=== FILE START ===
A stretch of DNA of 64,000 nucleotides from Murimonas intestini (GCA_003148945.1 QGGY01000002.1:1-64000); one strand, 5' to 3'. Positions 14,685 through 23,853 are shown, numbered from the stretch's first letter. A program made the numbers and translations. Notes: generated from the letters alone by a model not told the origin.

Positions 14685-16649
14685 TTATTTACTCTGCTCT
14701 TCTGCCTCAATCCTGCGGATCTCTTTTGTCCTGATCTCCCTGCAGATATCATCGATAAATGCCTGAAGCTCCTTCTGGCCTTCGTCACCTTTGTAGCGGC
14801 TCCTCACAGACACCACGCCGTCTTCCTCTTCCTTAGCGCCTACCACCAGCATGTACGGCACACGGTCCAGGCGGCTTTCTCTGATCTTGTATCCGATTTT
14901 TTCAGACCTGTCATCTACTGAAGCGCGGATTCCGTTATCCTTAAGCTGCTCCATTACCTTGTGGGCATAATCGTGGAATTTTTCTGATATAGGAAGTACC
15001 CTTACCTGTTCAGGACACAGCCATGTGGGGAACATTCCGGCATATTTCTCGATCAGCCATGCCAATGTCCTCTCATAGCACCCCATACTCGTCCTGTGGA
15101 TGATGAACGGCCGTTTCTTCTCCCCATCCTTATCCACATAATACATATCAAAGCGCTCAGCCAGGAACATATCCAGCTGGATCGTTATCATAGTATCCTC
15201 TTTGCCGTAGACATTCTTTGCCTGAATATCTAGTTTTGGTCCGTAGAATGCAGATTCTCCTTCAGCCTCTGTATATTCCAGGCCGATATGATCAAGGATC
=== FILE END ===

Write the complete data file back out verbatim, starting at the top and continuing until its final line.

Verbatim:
A stretch of DNA of 64,000 nucleotides from Murimonas intestini (GCA_003148945.1 QGGY01000002.1:1-64000); one strand, 5' to 3'. Positions 14,685 through 23,853 are shown, numbered from the stretch's first letter. A program made the numbers and translations. Notes: generated from the letters alone by a model not told the origin.

Positions 14685-16649
14685 TTATTTACTCTGCTCT
14701 TCTGCCTCAATCCTGCGGATCTCTTTTGTCCTGATCTCCCTGCAGATATCATCGATAAATGCCTGAAGCTCCTTCTGGCCTTCGTCACCTTTGTAGCGGC
14801 TCCTCACAGACACCACGCCGTCTTCCTCTTCCTTAGCGCCTACCACCAGCATGTACGGCACACGGTCCAGGCGGCTTTCTCTGATCTTGTATCCGATTTT
14901 TTCAGACCTGTCATCTACTGAAGCGCGGATTCCGTTATCCTTAAGCTGCTCCATTACCTTGTGGGCATAATCGTGGAATTTTTCTGATATAGGAAGTACC
15001 CTTACCTGTTCAGGACACAGCCATGTGGGGAACATTCCGGCATATTTCTCGATCAGCCATGCCAATGTCCTCTCATAGCACCCCATACTCGTCCTGTGGA
15101 TGATGAACGGCCGTTTCTTCTCCCCATCCTTATCCACATAATACATATCAAAGCGCTCAGCCAGGAACATATCCAGCTGGATCGTTATCATAGTATCCTC
15201 TTTGCCGTAGACATTCTTTGCCTGAATATCTAGTTTTGGTCCGTAGAATGCAGATTCTCCTTCAGCCTCTGTATATTCCAGGCCGATATGATCAAGGATC